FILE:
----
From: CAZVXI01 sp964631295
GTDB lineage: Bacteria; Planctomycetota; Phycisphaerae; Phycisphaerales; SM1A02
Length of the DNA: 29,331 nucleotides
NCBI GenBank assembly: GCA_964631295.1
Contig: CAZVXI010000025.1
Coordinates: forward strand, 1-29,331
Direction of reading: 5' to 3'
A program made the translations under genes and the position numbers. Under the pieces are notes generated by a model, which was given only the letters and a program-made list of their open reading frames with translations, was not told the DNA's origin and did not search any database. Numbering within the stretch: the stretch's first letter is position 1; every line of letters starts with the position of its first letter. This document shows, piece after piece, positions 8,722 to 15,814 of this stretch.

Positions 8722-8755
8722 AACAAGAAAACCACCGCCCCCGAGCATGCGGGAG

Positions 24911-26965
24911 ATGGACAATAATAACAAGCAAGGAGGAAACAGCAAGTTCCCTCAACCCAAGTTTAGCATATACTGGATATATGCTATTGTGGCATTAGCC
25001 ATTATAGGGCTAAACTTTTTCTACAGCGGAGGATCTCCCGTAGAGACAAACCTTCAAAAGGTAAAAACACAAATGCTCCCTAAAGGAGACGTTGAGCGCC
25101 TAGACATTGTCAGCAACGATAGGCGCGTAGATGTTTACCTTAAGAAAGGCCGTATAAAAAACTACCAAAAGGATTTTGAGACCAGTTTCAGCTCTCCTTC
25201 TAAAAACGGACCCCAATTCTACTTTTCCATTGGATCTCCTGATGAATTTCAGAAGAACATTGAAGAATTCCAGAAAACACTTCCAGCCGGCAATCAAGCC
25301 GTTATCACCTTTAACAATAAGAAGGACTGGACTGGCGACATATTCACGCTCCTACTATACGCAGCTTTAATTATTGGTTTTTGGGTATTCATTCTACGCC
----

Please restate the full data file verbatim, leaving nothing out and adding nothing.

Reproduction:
From: CAZVXI01 sp964631295
GTDB lineage: Bacteria; Planctomycetota; Phycisphaerae; Phycisphaerales; SM1A02
Length of the DNA: 29,331 nucleotides
NCBI GenBank assembly: GCA_964631295.1
Contig: CAZVXI010000025.1
Coordinates: forward strand, 1-29,331
Direction of reading: 5' to 3'
A program made the translations under genes and the position numbers. Under the pieces are notes generated by a model, which was given only the letters and a program-made list of their open reading frames with translations, was not told the DNA's origin and did not search any database. Numbering within the stretch: the stretch's first letter is position 1; every line of letters starts with the position of its first letter. This document shows, piece after piece, positions 8,722 to 15,814 of this stretch.

Positions 8722-8755
8722 AACAAGAAAACCACCGCCCCCGAGCATGCGGGAG

Positions 24911-26965
24911 ATGGACAATAATAACAAGCAAGGAGGAAACAGCAAGTTCCCTCAACCCAAGTTTAGCATATACTGGATATATGCTATTGTGGCATTAGCC
25001 ATTATAGGGCTAAACTTTTTCTACAGCGGAGGATCTCCCGTAGAGACAAACCTTCAAAAGGTAAAAACACAAATGCTCCCTAAAGGAGACGTTGAGCGCC
25101 TAGACATTGTCAGCAACGATAGGCGCGTAGATGTTTACCTTAAGAAAGGCCGTATAAAAAACTACCAAAAGGATTTTGAGACCAGTTTCAGCTCTCCTTC
25201 TAAAAACGGACCCCAATTCTACTTTTCCATTGGATCTCCTGATGAATTTCAGAAGAACATTGAAGAATTCCAGAAAACACTTCCAGCCGGCAATCAAGCC
25301 GTTATCACCTTTAACAATAAGAAGGACTGGACTGGCGACATATTCACGCTCCTACTATACGCAGCTTTAATTATTGGTTTTTGGGTATTCATTCTACGCC